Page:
A pushy, narcissistic filmmaker persuades a Phoenix family to let him and his crew film their everyday lives, in the manner of the ground-breaking PBS series "An American Family". However, ... See full summary »
At first, Dr. Sidney Schaefer feels honored and thrilled to be offered the job of the President's Analyst. But then the stress of the job and the paranoid spies that come with a sensitive ... See full summary »
Theodore J. Flicker
Substance-addicted Hollywood actress Suzanne Vale is on the skids. After a spell at a detox centre her film company insists as a condition of continuing to employ her that she live with her... See full summary »
After two failed marriages, a science fiction writer (Brooks) decides coming to terms with his mom will improve his chances for a successful relationship, so he moves in with his mom (Reynolds). Written by
John is driving out of San Francisco over the Golden Gate Bridge supposedly in the evening. However, traffic is heavy going in while outbound traffic is light, indicating that it is actually the morning commute. See more »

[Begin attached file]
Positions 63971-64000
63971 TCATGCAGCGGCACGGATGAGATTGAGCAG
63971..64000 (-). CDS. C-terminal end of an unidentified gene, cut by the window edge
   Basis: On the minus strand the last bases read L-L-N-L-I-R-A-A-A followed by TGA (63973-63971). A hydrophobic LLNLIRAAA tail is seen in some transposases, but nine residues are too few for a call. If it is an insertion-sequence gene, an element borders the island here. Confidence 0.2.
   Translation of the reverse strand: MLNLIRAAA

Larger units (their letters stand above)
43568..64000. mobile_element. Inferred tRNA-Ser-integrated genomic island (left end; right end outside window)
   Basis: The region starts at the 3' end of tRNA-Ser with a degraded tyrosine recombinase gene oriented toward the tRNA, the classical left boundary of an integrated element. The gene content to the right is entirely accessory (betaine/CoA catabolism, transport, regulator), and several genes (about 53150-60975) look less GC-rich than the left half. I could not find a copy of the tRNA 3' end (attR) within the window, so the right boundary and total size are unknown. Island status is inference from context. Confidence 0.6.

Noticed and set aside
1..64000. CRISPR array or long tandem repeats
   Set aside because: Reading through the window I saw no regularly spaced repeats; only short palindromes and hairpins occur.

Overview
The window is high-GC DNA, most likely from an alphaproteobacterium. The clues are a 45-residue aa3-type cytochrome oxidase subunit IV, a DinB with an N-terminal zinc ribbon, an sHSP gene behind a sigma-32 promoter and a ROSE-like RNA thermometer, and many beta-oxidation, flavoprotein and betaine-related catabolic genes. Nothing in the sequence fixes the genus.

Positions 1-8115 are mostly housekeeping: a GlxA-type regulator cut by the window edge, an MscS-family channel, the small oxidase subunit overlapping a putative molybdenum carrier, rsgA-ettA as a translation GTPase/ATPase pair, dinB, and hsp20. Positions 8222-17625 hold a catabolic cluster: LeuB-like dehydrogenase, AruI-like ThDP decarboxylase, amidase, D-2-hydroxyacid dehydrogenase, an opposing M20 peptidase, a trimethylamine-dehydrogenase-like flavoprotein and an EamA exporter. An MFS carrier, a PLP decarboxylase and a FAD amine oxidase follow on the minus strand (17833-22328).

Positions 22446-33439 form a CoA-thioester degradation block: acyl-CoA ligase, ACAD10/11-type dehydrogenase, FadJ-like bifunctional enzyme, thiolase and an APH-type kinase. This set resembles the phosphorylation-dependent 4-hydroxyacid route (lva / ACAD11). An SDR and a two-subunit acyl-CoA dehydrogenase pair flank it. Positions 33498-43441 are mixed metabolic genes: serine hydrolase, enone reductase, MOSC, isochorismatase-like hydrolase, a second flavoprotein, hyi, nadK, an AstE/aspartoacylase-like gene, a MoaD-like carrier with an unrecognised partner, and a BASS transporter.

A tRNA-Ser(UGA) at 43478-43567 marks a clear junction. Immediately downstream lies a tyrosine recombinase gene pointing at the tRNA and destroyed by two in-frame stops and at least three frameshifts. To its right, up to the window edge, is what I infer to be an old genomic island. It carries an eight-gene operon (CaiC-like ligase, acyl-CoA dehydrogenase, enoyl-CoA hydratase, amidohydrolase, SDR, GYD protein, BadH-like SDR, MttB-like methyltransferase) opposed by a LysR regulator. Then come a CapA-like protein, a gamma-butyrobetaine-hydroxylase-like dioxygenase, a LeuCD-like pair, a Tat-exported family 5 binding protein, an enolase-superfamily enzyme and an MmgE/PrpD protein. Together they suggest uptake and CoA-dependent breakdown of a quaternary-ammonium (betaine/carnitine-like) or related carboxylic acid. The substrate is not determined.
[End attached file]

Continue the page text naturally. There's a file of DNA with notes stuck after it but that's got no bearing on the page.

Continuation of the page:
I saw Mother in a theater and came away only partially impressed. Although I appreciated the witty script, I thought Brooks missed making his point about the complicated relationships between mothers and sons. However, I've warmed to this film after seeing it over and over on cable. The dialogue is great, and Brooks and Reynolds are a wonderful comic team. For example, I love the way Brooks wags a banana at Reynolds when she questions why women leave him. And it's hilarious when Brooks and his brother fight over Reynolds like she was their mistress. The ending is a little too pat -- I don't think sons ever resolve their conflicts with their mothers, or even understand them. But it's Brooks' best film after Lost in America. And that ain't bad.
14 of 16 people found this review helpful.
Was this review helpful to you?